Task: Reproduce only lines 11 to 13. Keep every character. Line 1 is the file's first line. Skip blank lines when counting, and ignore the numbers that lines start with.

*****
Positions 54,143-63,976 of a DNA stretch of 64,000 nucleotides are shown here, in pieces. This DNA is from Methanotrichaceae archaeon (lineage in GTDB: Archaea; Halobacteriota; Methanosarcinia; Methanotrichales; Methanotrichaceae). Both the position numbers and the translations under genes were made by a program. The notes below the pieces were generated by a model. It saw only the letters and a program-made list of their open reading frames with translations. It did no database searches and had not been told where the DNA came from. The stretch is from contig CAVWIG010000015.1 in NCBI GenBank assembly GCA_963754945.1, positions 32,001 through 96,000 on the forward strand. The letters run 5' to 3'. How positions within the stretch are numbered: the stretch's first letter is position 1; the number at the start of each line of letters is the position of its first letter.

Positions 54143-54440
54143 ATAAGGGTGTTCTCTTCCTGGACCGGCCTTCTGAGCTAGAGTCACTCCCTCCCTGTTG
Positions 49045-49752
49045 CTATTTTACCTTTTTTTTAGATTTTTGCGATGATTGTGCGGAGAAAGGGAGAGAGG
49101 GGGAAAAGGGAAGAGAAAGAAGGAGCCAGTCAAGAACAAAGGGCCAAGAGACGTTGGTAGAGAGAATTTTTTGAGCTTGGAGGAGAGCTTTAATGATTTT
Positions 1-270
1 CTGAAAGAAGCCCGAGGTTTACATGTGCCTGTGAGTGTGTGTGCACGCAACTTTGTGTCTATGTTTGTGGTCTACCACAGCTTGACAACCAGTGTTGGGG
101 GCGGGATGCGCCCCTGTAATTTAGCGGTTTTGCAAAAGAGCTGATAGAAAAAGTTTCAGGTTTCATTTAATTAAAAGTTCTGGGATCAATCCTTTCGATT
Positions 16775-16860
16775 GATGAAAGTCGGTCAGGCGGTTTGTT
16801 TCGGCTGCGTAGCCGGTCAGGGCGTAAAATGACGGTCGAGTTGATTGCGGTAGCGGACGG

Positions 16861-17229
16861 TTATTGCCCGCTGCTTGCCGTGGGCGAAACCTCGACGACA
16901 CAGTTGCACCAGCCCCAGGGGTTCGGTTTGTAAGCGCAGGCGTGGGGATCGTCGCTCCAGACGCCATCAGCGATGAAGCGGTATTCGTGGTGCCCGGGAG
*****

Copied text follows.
16775 GATGAAAGTCGGTCAGGCGGTTTGTT
16801 TCGGCTGCGTAGCCGGTCAGGGCGTAAAATGACGGTCGAGTTGATTGCGGTAGCGGACGG

Positions 16861-17229